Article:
Slowly, leadership in children’s nursing is changing. In Britain the advent of nurse-led services, particularly for children with chronic or long-term disorders, has promoted a holistic continuum of care that concentrates more on the needs of the individual and his or her family than the preceding medical models (Daley, 1996). This philosophy has enabled children to voice their opinions and make informed choices about health care and treatment. Children are now actively encouraged to participate in policy making for the development of services. With the support and encouragement of clinical nurses who are taking on a more active role in change management, the views of children and young people can also be acknowledged.
Cantwell (1989) recognises that children can act independently when they are given enabling rights, such as the right to freedom of expression and association. Throughout the world, children’s needs are developing on a continuum, changing over time. When PNSs work in partnership with each other and with children, well-planned comprehensive and co-ordinated services are promoted. By encouraging children to vocalise their opinions it can become possible for individualised services to be created, uniting all aspects of planning, care delivery and the involvement of outside agencies.
Over the past 10 years, nurses in the UK have been encouraged to become leaders. However, the pitfalls associated with this process, such as the failure to recognise the importance of teamwork, negotiation and change management skills, have not been acknowledged and, as a result, training and support have not been provided.
The changing health-care system and our role in it are a constant challenge, which we have been given little or no preparation to manage. To encourage clinical nurses to take a more active role in leadership, and in recognition of the lack of a clinical career structure beyond the role of clinical nurse specialist, the Government has created a new nursing role, that of nurse consultant, announced by Tony Blair (Brindle and White, 1999).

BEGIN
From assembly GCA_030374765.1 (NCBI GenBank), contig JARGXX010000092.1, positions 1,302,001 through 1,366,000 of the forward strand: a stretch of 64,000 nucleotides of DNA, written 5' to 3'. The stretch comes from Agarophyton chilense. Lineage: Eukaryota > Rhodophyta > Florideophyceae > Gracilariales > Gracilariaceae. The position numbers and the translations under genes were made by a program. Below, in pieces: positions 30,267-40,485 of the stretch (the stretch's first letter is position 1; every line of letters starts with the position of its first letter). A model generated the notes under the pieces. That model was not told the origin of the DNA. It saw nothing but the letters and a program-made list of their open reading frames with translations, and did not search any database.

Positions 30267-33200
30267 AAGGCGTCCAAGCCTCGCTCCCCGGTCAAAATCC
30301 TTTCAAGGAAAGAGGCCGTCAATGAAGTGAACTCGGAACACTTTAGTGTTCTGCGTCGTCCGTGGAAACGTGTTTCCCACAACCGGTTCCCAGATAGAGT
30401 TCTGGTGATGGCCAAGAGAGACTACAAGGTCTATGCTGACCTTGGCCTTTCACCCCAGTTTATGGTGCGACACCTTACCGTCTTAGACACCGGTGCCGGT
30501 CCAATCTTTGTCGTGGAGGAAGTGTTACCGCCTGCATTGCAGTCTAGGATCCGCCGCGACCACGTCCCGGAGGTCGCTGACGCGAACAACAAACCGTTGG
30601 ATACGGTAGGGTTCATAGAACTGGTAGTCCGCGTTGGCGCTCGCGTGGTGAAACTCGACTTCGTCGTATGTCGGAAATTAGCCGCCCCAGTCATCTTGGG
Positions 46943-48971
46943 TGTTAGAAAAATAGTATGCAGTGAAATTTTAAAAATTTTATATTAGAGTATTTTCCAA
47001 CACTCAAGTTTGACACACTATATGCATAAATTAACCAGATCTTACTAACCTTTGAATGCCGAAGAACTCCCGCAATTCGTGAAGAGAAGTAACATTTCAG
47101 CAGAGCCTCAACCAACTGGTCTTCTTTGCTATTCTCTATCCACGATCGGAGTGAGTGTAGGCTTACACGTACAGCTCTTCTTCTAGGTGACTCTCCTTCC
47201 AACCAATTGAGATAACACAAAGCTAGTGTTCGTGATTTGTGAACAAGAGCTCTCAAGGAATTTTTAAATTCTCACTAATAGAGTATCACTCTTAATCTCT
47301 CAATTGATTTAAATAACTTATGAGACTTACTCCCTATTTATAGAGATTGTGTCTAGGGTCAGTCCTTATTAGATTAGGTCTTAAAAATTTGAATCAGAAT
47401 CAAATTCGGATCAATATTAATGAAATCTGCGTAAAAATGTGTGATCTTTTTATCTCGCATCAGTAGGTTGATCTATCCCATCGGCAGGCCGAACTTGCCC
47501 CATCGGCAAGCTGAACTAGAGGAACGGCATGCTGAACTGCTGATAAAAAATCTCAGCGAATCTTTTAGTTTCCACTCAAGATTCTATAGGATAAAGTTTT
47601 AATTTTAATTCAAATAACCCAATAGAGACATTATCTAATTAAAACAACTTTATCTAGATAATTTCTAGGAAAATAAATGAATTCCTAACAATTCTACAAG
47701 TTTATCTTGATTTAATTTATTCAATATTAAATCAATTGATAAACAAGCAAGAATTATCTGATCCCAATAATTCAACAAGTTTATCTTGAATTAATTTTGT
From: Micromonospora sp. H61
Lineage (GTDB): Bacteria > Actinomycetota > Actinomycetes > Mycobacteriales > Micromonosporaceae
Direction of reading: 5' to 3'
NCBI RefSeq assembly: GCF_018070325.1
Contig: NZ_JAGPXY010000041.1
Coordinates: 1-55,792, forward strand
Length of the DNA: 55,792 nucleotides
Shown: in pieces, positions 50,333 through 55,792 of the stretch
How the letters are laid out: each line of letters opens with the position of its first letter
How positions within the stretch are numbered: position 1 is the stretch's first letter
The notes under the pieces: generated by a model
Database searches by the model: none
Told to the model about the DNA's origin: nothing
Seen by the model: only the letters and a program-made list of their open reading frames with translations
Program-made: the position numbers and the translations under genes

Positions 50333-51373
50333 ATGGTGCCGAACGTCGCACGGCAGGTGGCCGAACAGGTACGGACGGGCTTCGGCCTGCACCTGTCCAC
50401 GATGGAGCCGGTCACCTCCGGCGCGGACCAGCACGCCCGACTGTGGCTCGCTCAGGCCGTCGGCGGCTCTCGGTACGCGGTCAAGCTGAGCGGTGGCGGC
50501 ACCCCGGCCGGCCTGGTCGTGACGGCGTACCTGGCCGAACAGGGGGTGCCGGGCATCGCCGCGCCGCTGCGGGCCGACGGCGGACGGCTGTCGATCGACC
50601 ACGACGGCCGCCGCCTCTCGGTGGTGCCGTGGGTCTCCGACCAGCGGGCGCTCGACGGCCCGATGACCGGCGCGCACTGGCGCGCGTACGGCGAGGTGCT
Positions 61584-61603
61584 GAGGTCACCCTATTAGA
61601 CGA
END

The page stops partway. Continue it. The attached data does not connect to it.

Nurse consultant posts will demand nurse leadership and change-management skills at the highest level. Nurse consultants must support and inspire colleagues, improve the quality of care and develop professional practice. This is achieved through clinical governance, providing expert input, working to secure quality improvement, including influencing other disciplines in the wider organisation and across organisational boundaries. The aim is to help deliver better services.
Blair’s announcement pre-empted the launch of a pilot study by the UKCC designed to assess higher levels of practice (1999). In consultation with users and providers of health care, the council recognised that some nurses, midwives and health visitors were implementing innovative practice at advanced levels. The pilot is being formalised and will eventually become a registerable qualification. While recognising the level of competence of some clinical nurses in the NHS, the UKCC is also aware of users and the need to offer them safeguards and validation of the quality of services.
Registration at a higher level of practice will ensure that not only will nurses be recognised for their contribution to health care at national and international levels but that, through education and information, the public can be assured of this. Alongside this initiative, the Bristol Royal Infirmary Inquiry (2000) recommended that good practice should be identified and disseminated to ensure that the public and media were genuinely and constructively informed. The report suggested that timely information be given to patients and carers, and that feedback from patients should be encouraged and their views acted upon.
In 1994, the UKCC ascribed higher levels of clinical decision-making to specialist nurses, whose skills can be developed via a range of activities (Box 3). The authors believe, however, that there is a difference between nursing within a specialty and being a nurse specialist, and it is perhaps the recognition of innovative intervention and leadership that differentiates the two. The UKCC Higher Levels of Practice pilot study, where active involvement from consumers, outside agencies and lay people in the assessment of candidates is mandatory, have supported this concept.